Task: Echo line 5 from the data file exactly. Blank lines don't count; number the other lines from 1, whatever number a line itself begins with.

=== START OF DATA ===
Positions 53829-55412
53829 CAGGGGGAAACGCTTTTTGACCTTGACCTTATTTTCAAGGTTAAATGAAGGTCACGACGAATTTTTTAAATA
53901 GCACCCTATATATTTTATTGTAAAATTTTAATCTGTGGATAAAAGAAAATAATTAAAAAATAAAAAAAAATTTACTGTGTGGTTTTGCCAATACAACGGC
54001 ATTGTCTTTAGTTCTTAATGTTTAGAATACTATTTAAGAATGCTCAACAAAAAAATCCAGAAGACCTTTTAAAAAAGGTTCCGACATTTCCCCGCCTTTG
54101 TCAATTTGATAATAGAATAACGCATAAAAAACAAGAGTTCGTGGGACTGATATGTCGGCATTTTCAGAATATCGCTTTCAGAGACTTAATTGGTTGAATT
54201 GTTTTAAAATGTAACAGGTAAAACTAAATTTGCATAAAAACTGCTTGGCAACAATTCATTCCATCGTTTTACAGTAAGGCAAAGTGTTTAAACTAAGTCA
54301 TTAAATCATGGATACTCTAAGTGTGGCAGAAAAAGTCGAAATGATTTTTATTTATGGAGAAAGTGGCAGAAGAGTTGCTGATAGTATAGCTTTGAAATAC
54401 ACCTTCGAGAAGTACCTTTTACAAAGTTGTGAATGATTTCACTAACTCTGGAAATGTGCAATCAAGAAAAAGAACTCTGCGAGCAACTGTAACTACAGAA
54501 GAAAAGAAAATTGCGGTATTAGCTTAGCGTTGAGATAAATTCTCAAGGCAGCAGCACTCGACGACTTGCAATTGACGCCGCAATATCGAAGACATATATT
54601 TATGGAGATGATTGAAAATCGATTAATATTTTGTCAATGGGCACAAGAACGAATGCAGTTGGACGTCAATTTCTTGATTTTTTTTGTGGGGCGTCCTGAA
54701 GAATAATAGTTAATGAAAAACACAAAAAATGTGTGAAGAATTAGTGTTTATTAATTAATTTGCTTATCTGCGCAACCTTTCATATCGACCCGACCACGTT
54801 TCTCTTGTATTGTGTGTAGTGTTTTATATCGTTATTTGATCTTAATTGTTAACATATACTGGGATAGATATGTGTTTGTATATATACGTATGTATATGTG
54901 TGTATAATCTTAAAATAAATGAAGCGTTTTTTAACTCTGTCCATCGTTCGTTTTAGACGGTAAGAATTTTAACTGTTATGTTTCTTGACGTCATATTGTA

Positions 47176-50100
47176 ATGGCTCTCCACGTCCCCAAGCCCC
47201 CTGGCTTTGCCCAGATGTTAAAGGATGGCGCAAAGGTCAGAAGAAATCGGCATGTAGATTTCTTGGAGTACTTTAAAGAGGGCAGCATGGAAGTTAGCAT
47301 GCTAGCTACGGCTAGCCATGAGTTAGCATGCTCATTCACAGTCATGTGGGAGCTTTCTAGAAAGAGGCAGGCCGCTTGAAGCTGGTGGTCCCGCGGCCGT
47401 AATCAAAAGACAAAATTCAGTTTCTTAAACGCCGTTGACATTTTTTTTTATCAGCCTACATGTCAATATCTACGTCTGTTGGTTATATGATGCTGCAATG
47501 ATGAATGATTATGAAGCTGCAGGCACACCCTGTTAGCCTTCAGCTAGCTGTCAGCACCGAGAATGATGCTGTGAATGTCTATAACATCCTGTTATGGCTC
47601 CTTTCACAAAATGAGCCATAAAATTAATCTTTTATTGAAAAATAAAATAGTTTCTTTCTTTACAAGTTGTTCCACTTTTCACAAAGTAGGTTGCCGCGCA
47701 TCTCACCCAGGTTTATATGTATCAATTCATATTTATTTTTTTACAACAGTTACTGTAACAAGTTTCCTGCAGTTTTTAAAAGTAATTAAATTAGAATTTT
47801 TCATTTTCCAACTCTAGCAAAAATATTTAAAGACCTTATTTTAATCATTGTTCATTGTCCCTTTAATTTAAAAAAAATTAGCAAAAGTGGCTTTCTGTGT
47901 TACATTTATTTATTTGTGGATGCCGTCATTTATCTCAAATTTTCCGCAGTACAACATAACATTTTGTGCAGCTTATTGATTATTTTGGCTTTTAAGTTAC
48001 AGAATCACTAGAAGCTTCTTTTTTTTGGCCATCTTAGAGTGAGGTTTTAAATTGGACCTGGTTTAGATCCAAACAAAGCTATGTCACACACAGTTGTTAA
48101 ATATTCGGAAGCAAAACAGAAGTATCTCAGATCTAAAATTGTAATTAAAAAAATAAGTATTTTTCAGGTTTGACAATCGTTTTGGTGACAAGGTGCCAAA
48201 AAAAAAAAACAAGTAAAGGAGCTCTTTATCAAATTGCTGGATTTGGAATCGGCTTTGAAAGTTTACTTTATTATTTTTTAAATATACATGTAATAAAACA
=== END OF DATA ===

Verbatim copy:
54101 TCAATTTGATAATAGAATAACGCATAAAAAACAAGAGTTCGTGGGACTGATATGTCGGCATTTTCAGAATATCGCTTTCAGAGACTTAATTGGTTGAATT